There are a lot of recommendations that have come to the legislature that say, we need to do away with some of our mandatory minimum sentences that we instituted in the ’90s, when we got ‘tough on crime’ like a lot of other folks… We locked up first time drug offenders that were pretty small offenders, even if they were non-violent. We locked them away for life in prison, or certain mandatory length sentences… We have to decide who it is that we’re really afraid of. Public safety has to be paramount – it has to be the number one thing we look at when we talk about corrections funding – but for the folks we’re just mad at, that weren’t violent offenders, that really needed treatment more than they needed prison, we have a lot of alternatives now in community corrections and in tether technology. We’ve gotten so advanced in tether technology that we could be getting folks out of our corrections system, and have them back in the community, hopefully working, and paying restitution, if that’s what they’ve been ordered to do, and taking care of their family, and their child support obligations if they have them, and really becoming part of society, instead of us spending $50,000 a year to keep them in prison.

There are a lot of reputable organizations that have said there are at least $400 or $500 million in corrections reform that would really be relatively easy. And that’s the kind of Michigan that I want to see, where we’re smart on corrections policy, and not just tough on crime… and that we’re protecting public safety, but that we’re doing in such a way that we’re not spending more on corrections than we are on higher education…

But we’re spending more on prisons this year than last, and we’ve just appointed a man to head the Department of Corrections who has little experience, and a demonstrated hostility toward the idea of meaningful reform. It doesn’t take a genius to see that our priority in this state is twofold – locking people up, and allowing the rich to contribute less of their money to the common good.

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  1. Boy O Boy
    Posted May 1, 2011 at 10:38 pm | Permalink

    The prison funding problem like the education funding problem will not be solved by more of our dollars being wasted. Prisoners are very capable of labor. There is plenty of work to be done. If you don’t work you don’t eat. What I’m suggesting probably makes to much sense for the Liberals to understand.

  2. wetdolphinmissile
    Posted May 2, 2011 at 7:17 am | Permalink

    every dime spent on prisoner education is a dime that gives back. The data says any education benefit reduces recidivism significantly…just saying re-distributing how we spend on prisoners would be wiser for all.

  3. Knox
    Posted May 2, 2011 at 8:28 am | Permalink

    It might have been better to hire someone that didn’t need to take a trip to other great lakes states to see how they were handling corrections. And what’s he going to do when they tell him that they save money by letting nonviolent offenders out early? He’s already gone on record saying that he won’t do that. We’re fucked. It could have been worse, though. Snyder could have appointed the CEO of a for-profit prison corporation.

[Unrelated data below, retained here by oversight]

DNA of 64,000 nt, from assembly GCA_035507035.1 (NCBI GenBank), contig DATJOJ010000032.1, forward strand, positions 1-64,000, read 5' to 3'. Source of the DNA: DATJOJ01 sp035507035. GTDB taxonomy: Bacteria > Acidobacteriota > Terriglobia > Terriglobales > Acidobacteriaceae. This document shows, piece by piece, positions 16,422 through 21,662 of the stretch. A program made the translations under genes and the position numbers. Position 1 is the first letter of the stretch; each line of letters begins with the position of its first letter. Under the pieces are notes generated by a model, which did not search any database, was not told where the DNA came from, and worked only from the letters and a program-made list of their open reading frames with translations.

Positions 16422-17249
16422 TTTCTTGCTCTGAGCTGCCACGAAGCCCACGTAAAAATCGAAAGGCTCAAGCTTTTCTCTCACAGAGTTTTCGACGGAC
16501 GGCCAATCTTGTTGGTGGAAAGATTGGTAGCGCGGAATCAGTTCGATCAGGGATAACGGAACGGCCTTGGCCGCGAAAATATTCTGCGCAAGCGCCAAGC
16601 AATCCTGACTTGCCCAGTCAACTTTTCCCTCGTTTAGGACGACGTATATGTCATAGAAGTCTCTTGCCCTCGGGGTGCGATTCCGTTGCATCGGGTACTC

4. cmadler
    Posted May 4, 2011 at 9:45 am | Permalink

    I think the end result of this is obvious…use prison labor to teach classes.

  5. Mr. X
    Posted May 4, 2011 at 9:56 am | Permalink

    I want the contract for the shuttle service transferring teens from their for-profit inner city schools to the private prisons where they’ll be warehoused. I’d also like the concession for the legal organ trade that’s bound to develop once we give prisoners the right to sell lungs, kidneys, hands and whatever else they might have of value. They, after all, should have the right to do with their bodies as they please (unless they’re pregnant women, of course).

6 Trackbacks

  1. […] in business taxes. And, as we’ve discussed here on other occasions, he’s calling for an increase in spending on corrections, in spite of the dropping prison […]

  2. […] of legislation that would see public education further defunded across our state at every level, as our spending on incarceration grows. And, even more shameful, these proposed Republican cuts to public education are taking place at a […]

  3. […] Does this mean that we should thank Rick Snyder, and the Republicans in Lansing? No. They’ve still made a choice to favor tax breaks to industry over investment in education. While cuts to higher-ed may not ultimately be 22%, as we’d feared, and cuts to K-12 education may not reach 3.5%, it’s sill true that significant cuts are being made so that $1.7 billion can be given back to corporations, and even more can be spent on prisons. […]

  4. […] we’ve discussed here in the past, Michigan is one of only four states that spends more on corrections than it does on education. And, believe it or not, the amount spend on prisons is actually growing this year, even as school […]

  5. […] probably also worth noting that Michigan is one of the few states that spends more on prisons than higher education. This entry was posted in Michigan, Uncategorized and tagged corporate income tax, corporate tax […]

  6. […] a backdrop of already steadily-declining state support for higher education. Last year, the state, which already spent more on prisons than on higher education, passed a budget that saw university funding decrease by an additional 22%, prompting speculation […]